Spirituality: Calvin vs. Wesley

It could be argued that Wesleyan theology, with its emphasis on “free grace” or free will (properly understood), leads the sensitive Christian toward fear of final salvation or toward a lack of assurance, just as one could argue that Calvinism, since it assumes God’s sovereign and preserving grace, can lead to too easy of an [Read More...]

John Piper vs. Don Thorsen

This recent post at John Piper’s site (by Jonathan Parnell, but repeating what I’ve heard from Piper for years) is why we need books like Don Thorsen’s fair-minded and accurate sketch of what both Wesley and Calvin believe (Calvin vs. Wesley).  Those who will but read Roger Olson’s erudite and source-quoting Arminian Theology will be well-informed of what Arminians believe. I [Read More...]

Where Calvin Went Wrong

At the core of Calvinism is God’s sovereignty, but just what sovereignty means is the essence of of Calvin’s core: sovereignty means determinism in that God elects, God awakens, God shows grace, God predestines, God regenerates, God preserves and God glorifies. John Wesley, on the other hand, can be said to teach each of those, [Read More...]

Grace, and the God of that Grace

A rock-solid agreement on which Christians of all stripes — and I mean all stripes — should agree is that God is gracious and that the whole of our redemption comes from God’s grace. So, humans don’t save themselves, they don’t become loving or holy by themselves, and they don’t stand up from the grave by [Read More...]

The Big One in Calvin vs. Wesley

Though Don Thorsen does not say so, his study of “Humanity: More Freedom than Predestination” contains some ideas that may be the big difference between Calvin and Wesley (Calvin vs Wesley: Bringing Belief in Line with Practice). Maybe we can reduce it to this: Calvin thinks Wesley trivializes the sovereignty of God while Arminians think [Read More...]

Calvinist in Thinking, Wesleyan in Living

Don Thorsen, observing over his years many of his Reformed friends, has concluded this: “Although they claimed to be Calvinist, they lived more like Wesley.” Which leads Don to say this: “Although John Calvin profoundly influenced the development of Christianity, John Wesley did a better job than Calvin of conceptualizing and promoting Christian beliefs, values, [Read More...]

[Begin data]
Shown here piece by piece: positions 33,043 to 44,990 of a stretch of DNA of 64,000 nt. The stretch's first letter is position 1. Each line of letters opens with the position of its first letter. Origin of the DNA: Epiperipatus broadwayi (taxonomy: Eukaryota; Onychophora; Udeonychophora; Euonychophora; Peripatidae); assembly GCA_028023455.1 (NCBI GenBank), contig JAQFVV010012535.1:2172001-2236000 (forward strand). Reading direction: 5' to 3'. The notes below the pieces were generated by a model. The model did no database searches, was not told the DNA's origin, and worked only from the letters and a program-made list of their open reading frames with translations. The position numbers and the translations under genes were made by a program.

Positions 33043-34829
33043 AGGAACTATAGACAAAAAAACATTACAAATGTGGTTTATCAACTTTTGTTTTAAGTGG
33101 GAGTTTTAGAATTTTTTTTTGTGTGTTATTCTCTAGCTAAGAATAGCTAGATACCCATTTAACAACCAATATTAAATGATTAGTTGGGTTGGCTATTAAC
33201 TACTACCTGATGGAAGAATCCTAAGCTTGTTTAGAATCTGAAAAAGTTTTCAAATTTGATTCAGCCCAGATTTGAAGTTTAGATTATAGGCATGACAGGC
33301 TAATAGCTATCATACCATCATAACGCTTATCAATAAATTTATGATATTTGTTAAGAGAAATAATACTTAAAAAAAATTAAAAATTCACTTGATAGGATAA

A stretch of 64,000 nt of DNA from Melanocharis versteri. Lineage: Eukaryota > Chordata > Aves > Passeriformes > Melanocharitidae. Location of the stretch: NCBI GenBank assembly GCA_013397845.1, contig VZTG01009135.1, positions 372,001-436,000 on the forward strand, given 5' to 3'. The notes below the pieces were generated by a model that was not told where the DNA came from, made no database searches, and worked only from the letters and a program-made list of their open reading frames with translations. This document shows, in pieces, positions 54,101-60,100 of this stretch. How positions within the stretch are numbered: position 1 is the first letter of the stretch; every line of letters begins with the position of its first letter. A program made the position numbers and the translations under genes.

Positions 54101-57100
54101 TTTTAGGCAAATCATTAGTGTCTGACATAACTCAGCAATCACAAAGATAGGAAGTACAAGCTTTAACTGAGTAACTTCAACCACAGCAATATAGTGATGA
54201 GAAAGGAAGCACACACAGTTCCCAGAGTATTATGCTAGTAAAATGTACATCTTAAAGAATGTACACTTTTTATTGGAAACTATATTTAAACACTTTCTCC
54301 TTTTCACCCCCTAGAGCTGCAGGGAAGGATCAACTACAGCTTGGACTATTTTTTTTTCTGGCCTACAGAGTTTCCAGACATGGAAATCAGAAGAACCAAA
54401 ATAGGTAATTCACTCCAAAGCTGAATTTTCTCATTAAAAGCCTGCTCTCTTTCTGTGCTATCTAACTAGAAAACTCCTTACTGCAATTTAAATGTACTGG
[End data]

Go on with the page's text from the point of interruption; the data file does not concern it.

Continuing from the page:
Theological Showdown — The Big One

What was the biggest showdown in church history? One could make an argument for the 16th Century Reformation, which impacted the church dramatically. Or the split of the Western and the Eastern church in the 11th Century, which had the same kind of impact. But perhaps the biggest showdown of them all was the battle [Read More...]

The Orthodox Heretic

The unusual pairing of these two terms – orthodox and heretic – is not meant to be provocative but a genuine description of an early theologian who shaped what Christians still confess and yet he was also someone who got himself into trouble with the heresiarchs [over universalism and his anthropology]. I am referring to [Read More...]

Getting Jesus Right

People make the goofiest claims about Jesus and often they do so in trying to saying something important. It is important for pastors — though not just pastors — to revisit early Christian heresies in 2-3 years. They are easy to forget but they are far more present among Christians than many recognize. Not long [Read More...]

Where was God? There, upon the cross

Theodicy is an attempt to justify God or the ways of God before the bar of reason or experience. When calamities occur we often see two kinds of theodicies: some defend God’s honor and glory and love by pointing to the sinfulness of humans, while others tend to defend God’s ways by appealing to mystery [Read More...]


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